No Place Like Home

Swenny has the most beautiful eyes. They are big, blue and telling.  And sometimes, they betray him.

Following yet another relapse, we are preparing for him to leave our home in order to focus on sobriety in a setting that is less comfortable, less forgiving, and more accountable. After a week of forgotten conversations, bed times alone and the familiar smell of alcohol, I wasn’t surprised to find cans of beer tucked under the sink for his convenient consumption last night.

His instinct was to deny that they were his, looking at the cans on the table with surprise, as if he was trying to figure out from where they had come.  Unwilling to own them until I called his bluff and dialed our son who was out with friends to ask if they were his.  Before I pressed the final number, he folded himself into our couch, tired of the charade and ready to talk.

In a conversation we’ve had far too many times, I asked him to find another place to live. Not for forever, but for now. And not just for me, but for him. And for the future we still want.

As the evening went along, I was buoyed about what lies ahead, even though it includes a separation that could move beyond geography.  With an outcome that rests in part with his ability to achieve the sobriety that has so far eluded him, the magnitude of what he is facing was not lost on him.  While I read and watched television, Swenny looked straight ahead.  Through the cans of beer still sitting in front of him and past the far wall of our living room straight out the door.  Where I felt light, he felt heavy, and his eyes revealed his inability to find a way out.  When he finally spoke, his words matched the look on his face.  “I’m just so tired of this.”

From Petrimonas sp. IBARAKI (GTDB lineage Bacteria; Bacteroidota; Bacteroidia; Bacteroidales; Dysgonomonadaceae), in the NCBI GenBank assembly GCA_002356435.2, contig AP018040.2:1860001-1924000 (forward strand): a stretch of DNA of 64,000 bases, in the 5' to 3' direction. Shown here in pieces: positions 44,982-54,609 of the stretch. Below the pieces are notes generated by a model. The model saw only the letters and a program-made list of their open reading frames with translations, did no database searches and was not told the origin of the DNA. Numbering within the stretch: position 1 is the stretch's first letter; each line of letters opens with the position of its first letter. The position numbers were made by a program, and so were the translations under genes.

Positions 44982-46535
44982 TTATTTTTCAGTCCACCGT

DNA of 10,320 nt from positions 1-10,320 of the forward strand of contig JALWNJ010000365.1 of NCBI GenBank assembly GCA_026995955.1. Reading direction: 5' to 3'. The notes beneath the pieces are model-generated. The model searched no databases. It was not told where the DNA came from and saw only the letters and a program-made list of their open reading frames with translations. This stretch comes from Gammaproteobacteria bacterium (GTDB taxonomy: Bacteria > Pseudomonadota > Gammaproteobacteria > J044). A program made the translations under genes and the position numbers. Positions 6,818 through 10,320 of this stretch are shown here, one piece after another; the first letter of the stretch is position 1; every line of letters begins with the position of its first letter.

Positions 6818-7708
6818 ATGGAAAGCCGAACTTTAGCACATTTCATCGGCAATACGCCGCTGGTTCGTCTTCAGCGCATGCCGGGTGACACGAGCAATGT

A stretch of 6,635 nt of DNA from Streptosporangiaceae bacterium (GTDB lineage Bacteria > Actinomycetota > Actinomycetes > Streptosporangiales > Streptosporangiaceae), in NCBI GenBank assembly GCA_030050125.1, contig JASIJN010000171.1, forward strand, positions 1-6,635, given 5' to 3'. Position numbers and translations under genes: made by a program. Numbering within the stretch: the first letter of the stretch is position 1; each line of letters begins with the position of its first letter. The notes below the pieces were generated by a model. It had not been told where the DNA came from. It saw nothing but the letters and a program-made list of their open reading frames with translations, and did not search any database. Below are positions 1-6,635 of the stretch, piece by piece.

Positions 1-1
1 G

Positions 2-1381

Watching him tempered my hope.  For his chances and ours, and guilt crept in again.  This morning, though, when he asked if I was really going to make him move out, I said yes.  No longer will I stand beside him as he compromises his health and happiness.  And even though I believe I am doing what is best – and what is necessary – I’m not able to recover my optimism from the previous night.

Gravity has set in with a weight I’ve not felt before.  Tomorrow, my husband is leaving.  And his return date will be determined by a moving target we have yet to hit.

Advertisements

3 thoughts on “No Place Like Home

  1. Ad dy says:

    So sorry it has come to this, but it will give you both the chance to review your feelings and face reality. Alcoholics (and their families) usually live in denial that they have a problem. By placing both the alcoholic and the family outside their comfort zone brings it home quicker hat they DO have a problem, because they can see what is at stake if they continue to drink. I do help it urges him to seek help to give up alcohol. Meanwhile, i wish you strength to cope with this.

    Like

  2. Alison says:

    I’ve been where you are but with children not a spouse. Alcoholism is the hardest of addictions, in my opinion. It is legal and socially acceptable to drink. It takes a strong person to overcome and to stay sober. Hugs to you. Keep plugging along. There is light. You have to seek it.

    Liked by 1 person

Leave a Reply

Fill in your details below or click an icon to log in:

WordPress.com Logo

You are commenting using your WordPress.com account. Log Out / Change )

Twitter picture

You are commenting using your Twitter account. Log Out / Change )

Facebook photo

You are commenting using your Facebook account. Log Out / Change )

Google+ photo

You are commenting using your Google+ account. Log Out / Change )

Connecting to %s